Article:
to the Colorado Court of Appeals Court of Appeals Case No.
Attorneys for Petitioner: Cynthia H. Coffman, Attorney
General John T. Lee, Assistant Attorney General Denver,
Attorneys for Respondent Michelle L. Zadra: Gill &
Ledbetter, LLP Anne Whalen Gill Castle Rock, Colorado.
Attorneys for Respondent Cornell L. Adams: Douglas K. Wilson,
Public Defender Sarah A. Kellogg, Deputy Public Defender
These two cases present the issues of whether double jeopardy
claims can be raised for the first time on direct appeal and,
if so, what standard of review applies.We addressed these
same issues in four cases decided today as Reyna-Abarca
v. People, 2017 CO 15, ___P.3d ___. In
Reyna-Abarca, we concluded that unpreserved double
jeopardy claims can be raised for the first time on appeal
and that appellate courts should ordinarily review such
claims for plain error. Id. at ¶ 2. Applying
that ruling here, we conclude that the divisions in
People v. Zadra, 2013 COA 140, ___ P.3d___, and
People v. Adams, No. 12CA339 (Colo.App. Mar. 12,
2015), correctly conducted plain error review of the
defendants' unpreserved double jeopardy claims and merged
certain of the defendants' convictions. Accordingly, we
affirm the judgments in both cases.
Facts and Procedural History
We begin by discussing the pertinent facts and procedural
histories of the two cases now before us.
The People charged Michelle L. Zadra with, among other
things, nine perjury counts related to testimony that she
provided in connection with her role as a captain in the
Gunnison County Sheriff's Office with supervisory
authority over the county jail. Zadra did not object to the
multiple perjury charges pursuant to Crim. P. 12(b)(2), which
provides, as pertinent here, that objections based on defects
in the charging document may be raised only by motion and
that the failure to present such an objection constitutes a
After trial, a jury found Zadra guilty of, among other
charges, seven perjury counts. At no time prior to or during
the sentencing proceedings did Zadra argue that her multiple
perjury convictions violated her double jeopardy rights under
either the United States or Colorado Constitutions.
Zadra appealed her convictions and argued, as pertinent here,
that charging and sentencing her on seven perjury counts that
allegedly arose from her testimony at a single hearing
violated section 18-1-408(1), C.R.S. (2016). That section
allows a defendant to be prosecuted for multiple
offenses arising from his or her conduct but does not allow
the defendant to be convicted of more than one
offense if, among other things, (1) one offense is included
in the other, (2) one offense consists only of an attempt to
commit the other, or (3) the offense at issue is defined as a
continuing course of conduct and the defendant's course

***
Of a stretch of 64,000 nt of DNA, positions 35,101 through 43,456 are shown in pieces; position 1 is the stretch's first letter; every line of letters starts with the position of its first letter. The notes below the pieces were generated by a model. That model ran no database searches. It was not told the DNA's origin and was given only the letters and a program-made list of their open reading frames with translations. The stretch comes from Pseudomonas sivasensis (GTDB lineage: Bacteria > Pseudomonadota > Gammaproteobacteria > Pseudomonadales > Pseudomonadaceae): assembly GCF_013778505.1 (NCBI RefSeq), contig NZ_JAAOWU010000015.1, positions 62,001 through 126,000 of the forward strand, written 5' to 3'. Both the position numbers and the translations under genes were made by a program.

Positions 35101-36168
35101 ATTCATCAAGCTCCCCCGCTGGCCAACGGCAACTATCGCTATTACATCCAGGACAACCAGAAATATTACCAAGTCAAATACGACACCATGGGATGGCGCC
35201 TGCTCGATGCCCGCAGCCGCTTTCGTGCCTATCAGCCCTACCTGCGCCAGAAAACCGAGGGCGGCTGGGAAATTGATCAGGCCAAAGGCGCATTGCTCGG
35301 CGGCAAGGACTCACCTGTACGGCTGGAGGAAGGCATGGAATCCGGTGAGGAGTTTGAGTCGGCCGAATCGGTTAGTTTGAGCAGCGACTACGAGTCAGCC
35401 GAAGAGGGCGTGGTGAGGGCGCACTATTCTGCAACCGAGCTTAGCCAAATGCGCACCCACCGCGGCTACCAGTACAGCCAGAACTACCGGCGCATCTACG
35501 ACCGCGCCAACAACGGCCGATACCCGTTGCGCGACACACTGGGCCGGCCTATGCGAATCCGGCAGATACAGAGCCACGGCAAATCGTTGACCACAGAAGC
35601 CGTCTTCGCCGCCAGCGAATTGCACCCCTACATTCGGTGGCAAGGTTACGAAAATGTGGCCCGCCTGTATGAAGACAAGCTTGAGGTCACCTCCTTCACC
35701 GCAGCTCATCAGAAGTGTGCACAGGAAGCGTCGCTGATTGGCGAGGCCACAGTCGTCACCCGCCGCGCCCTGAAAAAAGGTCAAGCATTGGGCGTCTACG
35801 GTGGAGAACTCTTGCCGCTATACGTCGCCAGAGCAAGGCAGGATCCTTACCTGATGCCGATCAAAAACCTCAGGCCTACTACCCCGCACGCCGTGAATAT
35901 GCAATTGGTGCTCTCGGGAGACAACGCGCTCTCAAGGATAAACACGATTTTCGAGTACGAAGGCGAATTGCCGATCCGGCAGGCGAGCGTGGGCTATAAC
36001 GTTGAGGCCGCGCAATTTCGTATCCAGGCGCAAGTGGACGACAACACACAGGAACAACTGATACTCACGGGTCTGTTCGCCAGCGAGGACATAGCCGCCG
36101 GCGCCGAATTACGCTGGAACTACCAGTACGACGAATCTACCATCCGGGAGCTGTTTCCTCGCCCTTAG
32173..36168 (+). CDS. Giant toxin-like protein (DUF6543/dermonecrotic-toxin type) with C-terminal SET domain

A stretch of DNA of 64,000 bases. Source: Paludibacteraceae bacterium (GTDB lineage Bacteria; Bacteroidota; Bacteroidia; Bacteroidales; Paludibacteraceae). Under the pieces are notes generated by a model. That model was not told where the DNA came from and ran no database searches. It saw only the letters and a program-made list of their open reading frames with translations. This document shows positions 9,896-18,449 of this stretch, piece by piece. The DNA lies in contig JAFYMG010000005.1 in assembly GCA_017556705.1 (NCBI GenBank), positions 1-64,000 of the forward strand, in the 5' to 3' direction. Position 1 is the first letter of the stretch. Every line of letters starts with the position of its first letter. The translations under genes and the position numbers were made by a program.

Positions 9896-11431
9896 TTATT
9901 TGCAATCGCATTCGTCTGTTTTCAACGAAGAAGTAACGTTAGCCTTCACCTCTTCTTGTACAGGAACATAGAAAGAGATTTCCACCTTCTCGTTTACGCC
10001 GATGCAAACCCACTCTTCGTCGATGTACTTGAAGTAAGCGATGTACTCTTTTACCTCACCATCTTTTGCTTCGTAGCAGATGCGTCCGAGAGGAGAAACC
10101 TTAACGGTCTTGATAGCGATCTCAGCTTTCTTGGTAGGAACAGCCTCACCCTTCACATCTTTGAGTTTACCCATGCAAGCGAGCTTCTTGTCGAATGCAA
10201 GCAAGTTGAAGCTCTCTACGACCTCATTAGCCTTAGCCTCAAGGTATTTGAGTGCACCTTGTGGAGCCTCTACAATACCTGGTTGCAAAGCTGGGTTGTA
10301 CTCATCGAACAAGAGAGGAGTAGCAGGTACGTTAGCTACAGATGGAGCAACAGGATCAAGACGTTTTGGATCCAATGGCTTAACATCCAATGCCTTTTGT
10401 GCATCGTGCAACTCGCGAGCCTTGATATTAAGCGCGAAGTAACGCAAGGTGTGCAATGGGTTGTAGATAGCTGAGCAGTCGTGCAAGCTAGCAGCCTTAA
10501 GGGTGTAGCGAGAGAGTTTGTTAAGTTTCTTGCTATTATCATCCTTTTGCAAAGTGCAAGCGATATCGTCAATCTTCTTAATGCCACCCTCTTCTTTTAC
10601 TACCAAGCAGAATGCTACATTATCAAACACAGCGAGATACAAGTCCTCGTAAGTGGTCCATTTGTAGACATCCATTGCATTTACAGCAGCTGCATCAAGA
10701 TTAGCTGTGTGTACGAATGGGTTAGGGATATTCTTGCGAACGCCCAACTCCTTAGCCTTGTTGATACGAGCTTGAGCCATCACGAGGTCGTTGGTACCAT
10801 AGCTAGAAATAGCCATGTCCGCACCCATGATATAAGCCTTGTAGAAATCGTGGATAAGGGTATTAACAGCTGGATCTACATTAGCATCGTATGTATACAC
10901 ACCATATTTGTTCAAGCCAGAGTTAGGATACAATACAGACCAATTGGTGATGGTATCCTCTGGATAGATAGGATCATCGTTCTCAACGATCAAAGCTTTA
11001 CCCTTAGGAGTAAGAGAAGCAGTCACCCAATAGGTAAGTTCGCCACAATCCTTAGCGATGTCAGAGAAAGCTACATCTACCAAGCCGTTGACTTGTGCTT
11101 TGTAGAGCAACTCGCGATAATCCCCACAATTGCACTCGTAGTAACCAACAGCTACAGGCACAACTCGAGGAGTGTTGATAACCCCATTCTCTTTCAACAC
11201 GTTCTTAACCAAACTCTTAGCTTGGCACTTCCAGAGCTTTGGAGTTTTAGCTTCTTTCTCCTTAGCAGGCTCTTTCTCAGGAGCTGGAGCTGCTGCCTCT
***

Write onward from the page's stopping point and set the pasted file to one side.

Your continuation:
of conduct was uninterrupted (unless the law provides that
specific periods or instances of such conduct constitute
separate offenses). Id. Zadra contended that the
testimony underlying the seven perjury counts at issue all
occurred at a single hearing and therefore constituted a
single episode. She thus argued that her multiplicitous
convictions violated section 18-1-408.
The People responded that Zadra had waived this claim by not
objecting at trial to defects in the information under Crim.
P. 12(b)(2). Alternatively, the People contended that section
18-1-408 did not preclude the multiple perjury convictions at
issue because the applicable perjury statute did not define
perjury as a continuing offense and each conviction depended
on different "funds of evidence."
In a unanimous, published decision, the court of appeals
division, relying on case law interpreting the federal
analogue to Crim. P. 12(b)(2), see Fed. R. Crim. P.
12(b)(2)(B), initially agreed with the People's assertion
that a multiplicity challenge to counts alleged in a charging
document is an objection of the type that Crim. P. 12(b)(2)
requires, at least when the defect is apparent from the face
of the charges. Zadra, ¶¶ 65-66. The
division further observed, however, that federal appellate
courts had disagreed as to whether a "waiver" under
the federal rule precluded appellate review altogether,
absent a showing of good cause for overlooking the waiver.
Id. at ¶ 67. In particular, the division noted
that some courts had held that plain error review was
available if it appeared that the defendant's failure to
file a Fed. R. Crim. P. 12(b)(2)(B) motion was not
intentional, but rather was the result of mere oversight.
Id. Persuaded by this reasoning, the Zadra
division concluded that because nothing in the record
indicated that Zadra's failure to file a timely motion
asserting multiplicity was anything other ...